The Blair Witch Project
The celebrated horror film The Blair Witch Project released a coincidental ten years before Paranormal Activity's first theatrical release and laid the groundwork for much of that film's production. For one, Blair Witch pioneered the "found footage" sub-genre of movies, to the point where it's almost exclusively used in a horror venue. The film centered around a group of film students investigating a local legend, only to go missing in the process, leaving just their video camera behind. Produced on a minuscule budget of $60,000, Blair Witch would go on to gross almost a quarter of a billion at the box office. Paranormal Activity was a similar financial success story. Costing only $15,000, it made over $193 million in total. The monetary success of Blair Witch compared to its budget made it the most profitable film of all time, only to be surpassed by Paranormal Activity.
The films also shared similar production methods. The Blair Witch Project had only a rudimentary screenplay for the actors to understand the general premise. From there, they would improvise their own lines according to the situation to provide more authentic performances. Paranormal Activity used this exact same method, having no real script at all. Similarly, the latter shunned an actual camera crew, instead opting to use only a home video camera. This attempt at authenticity was also used in Blair Witch, where the actors were simply let loose with handheld cameras.
Release and Word of Mouth
Paranormal Activity had its first limited release at 2007's Screamfest Horror Film Festival, where its positive reception earned it attention from several studios. Eventually, it was acquired by Paramount Pictures, who chose a rather odd way of marketing the movie. After showing it at twelve different college towns on September 25th, 2009, Paramount used the site Eventful to request from interested viewers as to where it should be screened next. This put in moviegoers' hands the opportunity to decide the fate of what was now a movie that the studio was putting a lot of faith in. The hype already surrounding the movie made it an event, and viewers had the chance to bring it to their local theater if they so demanded it.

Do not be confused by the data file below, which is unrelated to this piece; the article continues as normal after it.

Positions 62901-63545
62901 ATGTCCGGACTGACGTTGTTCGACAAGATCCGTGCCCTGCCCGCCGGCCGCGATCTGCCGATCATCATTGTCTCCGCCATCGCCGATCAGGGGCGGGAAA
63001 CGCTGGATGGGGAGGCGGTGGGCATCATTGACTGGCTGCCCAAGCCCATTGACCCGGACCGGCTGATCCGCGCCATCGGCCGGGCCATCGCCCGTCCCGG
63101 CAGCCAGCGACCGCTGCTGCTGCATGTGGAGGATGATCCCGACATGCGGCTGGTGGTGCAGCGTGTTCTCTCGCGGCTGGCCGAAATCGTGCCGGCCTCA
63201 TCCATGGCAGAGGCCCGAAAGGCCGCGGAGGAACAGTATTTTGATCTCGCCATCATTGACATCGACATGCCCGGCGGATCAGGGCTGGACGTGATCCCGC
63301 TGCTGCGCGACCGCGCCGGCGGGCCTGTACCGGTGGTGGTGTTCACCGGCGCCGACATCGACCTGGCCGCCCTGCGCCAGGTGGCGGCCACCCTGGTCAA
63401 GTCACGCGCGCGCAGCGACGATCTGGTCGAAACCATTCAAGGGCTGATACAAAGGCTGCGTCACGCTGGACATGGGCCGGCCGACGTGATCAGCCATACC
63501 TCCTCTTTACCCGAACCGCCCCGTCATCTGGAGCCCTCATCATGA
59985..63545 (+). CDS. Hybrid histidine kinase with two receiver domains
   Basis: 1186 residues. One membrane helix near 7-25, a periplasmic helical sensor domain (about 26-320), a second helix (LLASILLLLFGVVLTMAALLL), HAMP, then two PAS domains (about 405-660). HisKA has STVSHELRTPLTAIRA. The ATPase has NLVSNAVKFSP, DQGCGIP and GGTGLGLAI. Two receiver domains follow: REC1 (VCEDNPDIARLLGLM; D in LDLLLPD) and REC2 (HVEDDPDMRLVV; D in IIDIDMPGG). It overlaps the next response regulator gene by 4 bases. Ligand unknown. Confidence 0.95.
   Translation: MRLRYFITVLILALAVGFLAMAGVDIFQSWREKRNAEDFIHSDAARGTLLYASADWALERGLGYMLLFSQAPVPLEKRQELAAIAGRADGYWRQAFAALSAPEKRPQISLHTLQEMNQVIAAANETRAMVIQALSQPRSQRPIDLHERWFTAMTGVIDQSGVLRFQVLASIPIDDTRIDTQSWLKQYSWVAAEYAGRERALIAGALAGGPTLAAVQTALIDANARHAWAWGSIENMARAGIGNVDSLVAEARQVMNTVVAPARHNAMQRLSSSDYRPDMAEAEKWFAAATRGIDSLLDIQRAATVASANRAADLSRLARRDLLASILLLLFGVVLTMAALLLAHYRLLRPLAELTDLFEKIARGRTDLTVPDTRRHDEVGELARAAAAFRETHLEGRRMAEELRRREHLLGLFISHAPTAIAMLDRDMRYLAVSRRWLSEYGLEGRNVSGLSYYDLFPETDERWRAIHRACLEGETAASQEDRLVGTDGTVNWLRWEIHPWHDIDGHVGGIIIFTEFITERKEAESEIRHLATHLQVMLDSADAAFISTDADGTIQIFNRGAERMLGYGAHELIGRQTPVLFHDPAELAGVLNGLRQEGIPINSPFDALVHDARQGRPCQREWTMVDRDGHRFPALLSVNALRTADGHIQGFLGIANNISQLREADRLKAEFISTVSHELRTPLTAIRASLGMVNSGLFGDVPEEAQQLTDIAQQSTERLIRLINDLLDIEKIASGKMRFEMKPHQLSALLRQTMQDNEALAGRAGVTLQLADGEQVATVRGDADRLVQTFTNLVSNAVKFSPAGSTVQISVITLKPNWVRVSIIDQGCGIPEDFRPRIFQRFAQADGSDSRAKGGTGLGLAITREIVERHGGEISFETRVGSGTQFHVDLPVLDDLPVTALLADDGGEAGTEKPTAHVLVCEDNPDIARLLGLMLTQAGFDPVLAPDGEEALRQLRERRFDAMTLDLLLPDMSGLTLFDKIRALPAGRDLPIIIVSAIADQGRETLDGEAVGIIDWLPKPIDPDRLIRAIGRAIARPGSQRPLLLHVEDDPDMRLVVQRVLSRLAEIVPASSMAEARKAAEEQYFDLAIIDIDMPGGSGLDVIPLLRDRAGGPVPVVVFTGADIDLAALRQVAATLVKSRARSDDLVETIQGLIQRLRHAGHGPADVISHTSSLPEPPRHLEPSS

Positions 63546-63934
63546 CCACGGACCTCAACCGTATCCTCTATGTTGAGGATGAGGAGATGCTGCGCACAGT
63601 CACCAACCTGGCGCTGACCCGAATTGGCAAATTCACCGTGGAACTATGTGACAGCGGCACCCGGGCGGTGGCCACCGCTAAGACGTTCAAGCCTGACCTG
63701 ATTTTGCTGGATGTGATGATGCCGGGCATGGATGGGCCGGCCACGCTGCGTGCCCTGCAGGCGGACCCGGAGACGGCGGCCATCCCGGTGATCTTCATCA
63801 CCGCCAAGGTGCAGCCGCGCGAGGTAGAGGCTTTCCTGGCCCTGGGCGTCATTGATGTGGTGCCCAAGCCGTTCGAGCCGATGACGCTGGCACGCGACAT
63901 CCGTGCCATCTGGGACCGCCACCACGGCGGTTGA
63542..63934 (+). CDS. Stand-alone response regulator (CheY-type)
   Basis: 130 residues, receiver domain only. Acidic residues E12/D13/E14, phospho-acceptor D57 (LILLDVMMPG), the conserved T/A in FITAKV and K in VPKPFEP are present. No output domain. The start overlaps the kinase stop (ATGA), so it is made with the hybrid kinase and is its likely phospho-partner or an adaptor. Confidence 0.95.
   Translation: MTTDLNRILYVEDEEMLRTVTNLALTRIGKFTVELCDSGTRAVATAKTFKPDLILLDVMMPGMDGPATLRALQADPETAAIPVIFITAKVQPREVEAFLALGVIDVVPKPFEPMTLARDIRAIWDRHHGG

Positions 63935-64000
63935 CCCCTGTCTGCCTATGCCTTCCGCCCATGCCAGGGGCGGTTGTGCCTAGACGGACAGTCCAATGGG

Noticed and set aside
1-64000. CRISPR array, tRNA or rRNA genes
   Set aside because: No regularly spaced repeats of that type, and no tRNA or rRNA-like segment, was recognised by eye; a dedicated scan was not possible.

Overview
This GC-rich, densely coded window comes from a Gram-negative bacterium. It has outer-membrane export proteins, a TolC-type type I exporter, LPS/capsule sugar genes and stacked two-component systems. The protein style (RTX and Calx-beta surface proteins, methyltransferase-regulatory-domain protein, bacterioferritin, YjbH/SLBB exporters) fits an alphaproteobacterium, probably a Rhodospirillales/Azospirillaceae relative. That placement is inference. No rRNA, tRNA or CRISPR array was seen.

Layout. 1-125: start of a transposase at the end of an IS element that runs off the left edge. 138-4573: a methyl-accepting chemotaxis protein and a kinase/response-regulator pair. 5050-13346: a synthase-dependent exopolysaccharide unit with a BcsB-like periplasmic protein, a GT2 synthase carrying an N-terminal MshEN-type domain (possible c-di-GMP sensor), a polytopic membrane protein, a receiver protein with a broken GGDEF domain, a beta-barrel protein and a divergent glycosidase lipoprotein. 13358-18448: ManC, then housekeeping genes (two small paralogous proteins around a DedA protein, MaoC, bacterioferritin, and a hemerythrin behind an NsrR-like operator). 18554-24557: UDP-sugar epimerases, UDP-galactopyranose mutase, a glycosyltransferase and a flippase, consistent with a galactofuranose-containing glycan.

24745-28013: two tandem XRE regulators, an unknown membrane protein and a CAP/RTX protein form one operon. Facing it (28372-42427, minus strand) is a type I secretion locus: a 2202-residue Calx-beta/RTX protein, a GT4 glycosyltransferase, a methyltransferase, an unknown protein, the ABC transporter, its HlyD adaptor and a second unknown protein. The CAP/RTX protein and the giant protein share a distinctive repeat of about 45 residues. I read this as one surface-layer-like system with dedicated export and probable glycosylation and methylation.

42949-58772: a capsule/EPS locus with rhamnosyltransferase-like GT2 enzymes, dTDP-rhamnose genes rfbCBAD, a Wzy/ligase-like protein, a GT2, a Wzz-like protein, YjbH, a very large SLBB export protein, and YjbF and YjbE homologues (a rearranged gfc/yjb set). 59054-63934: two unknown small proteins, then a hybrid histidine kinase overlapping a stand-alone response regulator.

The film quickly sold out at all of the expanded venues that it was brought to. The obvious interest in the film led Paramount to offer a full release if one million demands on Eventful were made. The goal was quickly achieved, with the movie hitting theaters nationwide for the Halloween season, and worldwide by November. This made the movie one of the first films to successfully integrate still burgeoning social media into its marketing. The official marketing of the film was sparse with actual footage and details, showcasing only the reactions from previous screenings. This further drove up interest in the film, leaving viewers wondering just what was so scary about it. As a final curtain call of success, Paramount allowed those who had demanded the film to be referenced as part of a "Special Thanks" section of the DVD release.
Though present in the horror genre beforehand, jump scares were popularized for modern films with Paranormal Activity. Part of what made the film's jump scares so terrifying were how relatively mundane they seemed. Lights flickered on and off, while doors slammed loudly shut. The creepiness was amped up by the film's lack of a budget and grainy footage. A version of the film with a big budget and slicker visuals would instantly lose the creepy charm of what makes these things so scary. The relative lack of gore meant that the film would need to do something else to shock audiences. Similar to the aforementioned Blair Witch, Paranormal Activity was released as the genre was oversaturated with mindless, interchangeable slasher films. This made their more ordinary brand of horror stand out better against the competition, also explaining their influence on the genre.
Unfortunately, Paranormal Activity would eventually become as humdrum as that which it once stood against. Along with an unofficial Japanese sequel, there were also numerous follow-ups from Paramount, with another one currently in development. Initially released at nearly an annual basis, diminishing returns soon set in. The jump scares that made the original film such a success had also proven to become old in time. Even to this day, reliance on the cheap spook technique is a constant sore point for the genre.
Despite what it became as a series, the original Paranormal Activity was an indisputable success. Not only did it change the game as a horror film, but it also pioneered unique methods of film marketing. To say nothing of its very scary content would also be a disservice.